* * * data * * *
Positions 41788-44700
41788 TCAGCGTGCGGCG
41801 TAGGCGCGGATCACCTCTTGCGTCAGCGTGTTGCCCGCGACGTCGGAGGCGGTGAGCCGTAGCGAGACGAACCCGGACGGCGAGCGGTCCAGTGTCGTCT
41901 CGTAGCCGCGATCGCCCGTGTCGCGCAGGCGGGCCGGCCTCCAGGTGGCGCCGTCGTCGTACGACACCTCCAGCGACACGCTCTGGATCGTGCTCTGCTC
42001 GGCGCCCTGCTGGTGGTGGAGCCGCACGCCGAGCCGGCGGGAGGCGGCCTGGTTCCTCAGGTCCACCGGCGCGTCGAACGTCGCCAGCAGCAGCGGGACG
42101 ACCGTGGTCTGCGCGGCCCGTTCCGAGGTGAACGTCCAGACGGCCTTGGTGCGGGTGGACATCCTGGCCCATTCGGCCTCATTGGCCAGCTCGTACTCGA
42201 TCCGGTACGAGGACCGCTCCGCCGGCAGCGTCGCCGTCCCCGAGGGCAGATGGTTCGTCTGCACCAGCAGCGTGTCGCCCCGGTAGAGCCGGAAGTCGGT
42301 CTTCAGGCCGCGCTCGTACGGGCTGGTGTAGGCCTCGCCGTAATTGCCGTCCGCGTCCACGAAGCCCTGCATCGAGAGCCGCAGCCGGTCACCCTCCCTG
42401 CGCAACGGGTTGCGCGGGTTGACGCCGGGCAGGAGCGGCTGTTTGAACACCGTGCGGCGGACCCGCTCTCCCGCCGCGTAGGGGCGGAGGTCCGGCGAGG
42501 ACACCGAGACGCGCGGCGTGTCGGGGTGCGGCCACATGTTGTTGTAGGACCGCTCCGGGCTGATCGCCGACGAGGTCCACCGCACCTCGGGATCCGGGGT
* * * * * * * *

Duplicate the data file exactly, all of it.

Positions 41788-44700
41788 TCAGCGTGCGGCG
41801 TAGGCGCGGATCACCTCTTGCGTCAGCGTGTTGCCCGCGACGTCGGAGGCGGTGAGCCGTAGCGAGACGAACCCGGACGGCGAGCGGTCCAGTGTCGTCT
41901 CGTAGCCGCGATCGCCCGTGTCGCGCAGGCGGGCCGGCCTCCAGGTGGCGCCGTCGTCGTACGACACCTCCAGCGACACGCTCTGGATCGTGCTCTGCTC
42001 GGCGCCCTGCTGGTGGTGGAGCCGCACGCCGAGCCGGCGGGAGGCGGCCTGGTTCCTCAGGTCCACCGGCGCGTCGAACGTCGCCAGCAGCAGCGGGACG
42101 ACCGTGGTCTGCGCGGCCCGTTCCGAGGTGAACGTCCAGACGGCCTTGGTGCGGGTGGACATCCTGGCCCATTCGGCCTCATTGGCCAGCTCGTACTCGA
42201 TCCGGTACGAGGACCGCTCCGCCGGCAGCGTCGCCGTCCCCGAGGGCAGATGGTTCGTCTGCACCAGCAGCGTGTCGCCCCGGTAGAGCCGGAAGTCGGT
42301 CTTCAGGCCGCGCTCGTACGGGCTGGTGTAGGCCTCGCCGTAATTGCCGTCCGCGTCCACGAAGCCCTGCATCGAGAGCCGCAGCCGGTCACCCTCCCTG
42401 CGCAACGGGTTGCGCGGGTTGACGCCGGGCAGGAGCGGCTGTTTGAACACCGTGCGGCGGACCCGCTCTCCCGCCGCGTAGGGGCGGAGGTCCGGCGAGG
42501 ACACCGAGACGCGCGGCGTGTCGGGGTGCGGCCACATGTTGTTGTAGGACCGCTCCGGGCTGATCGCCGACGAGGTCCACCGCACCTCGGGATCCGGGGT